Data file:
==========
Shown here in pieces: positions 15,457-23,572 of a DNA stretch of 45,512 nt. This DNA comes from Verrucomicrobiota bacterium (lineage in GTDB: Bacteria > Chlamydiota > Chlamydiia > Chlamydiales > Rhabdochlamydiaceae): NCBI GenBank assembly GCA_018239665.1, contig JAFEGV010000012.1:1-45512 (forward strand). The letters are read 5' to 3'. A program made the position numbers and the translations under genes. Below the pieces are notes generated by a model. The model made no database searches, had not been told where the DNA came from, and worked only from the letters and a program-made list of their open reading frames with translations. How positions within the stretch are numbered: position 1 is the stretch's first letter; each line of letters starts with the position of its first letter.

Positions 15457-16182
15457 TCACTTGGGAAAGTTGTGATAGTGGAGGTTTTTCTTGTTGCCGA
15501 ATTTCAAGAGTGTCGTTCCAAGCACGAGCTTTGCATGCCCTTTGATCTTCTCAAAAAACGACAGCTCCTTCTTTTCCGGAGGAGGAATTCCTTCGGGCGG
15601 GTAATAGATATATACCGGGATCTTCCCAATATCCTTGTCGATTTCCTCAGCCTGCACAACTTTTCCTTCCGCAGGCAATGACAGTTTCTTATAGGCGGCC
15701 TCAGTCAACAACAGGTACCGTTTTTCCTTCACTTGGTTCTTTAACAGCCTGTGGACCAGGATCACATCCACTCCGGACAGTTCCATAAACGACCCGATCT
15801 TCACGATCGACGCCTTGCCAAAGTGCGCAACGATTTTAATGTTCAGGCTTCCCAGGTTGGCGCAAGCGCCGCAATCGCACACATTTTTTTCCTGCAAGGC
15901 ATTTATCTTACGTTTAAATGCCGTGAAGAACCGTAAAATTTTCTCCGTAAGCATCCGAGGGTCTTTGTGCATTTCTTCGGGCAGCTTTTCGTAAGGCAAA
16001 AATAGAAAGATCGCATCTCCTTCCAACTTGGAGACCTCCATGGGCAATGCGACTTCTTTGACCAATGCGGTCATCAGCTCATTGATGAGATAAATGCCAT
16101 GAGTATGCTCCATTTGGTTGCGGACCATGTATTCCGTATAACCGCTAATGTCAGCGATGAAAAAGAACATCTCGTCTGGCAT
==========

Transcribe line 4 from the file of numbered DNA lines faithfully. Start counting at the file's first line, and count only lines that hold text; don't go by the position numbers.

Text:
15501 ATTTCAAGAGTGTCGTTCCAAGCACGAGCTTTGCATGCCCTTTGATCTTCTCAAAAAACGACAGCTCCTTCTTTTCCGGAGGAGGAATTCCTTCGGGCGG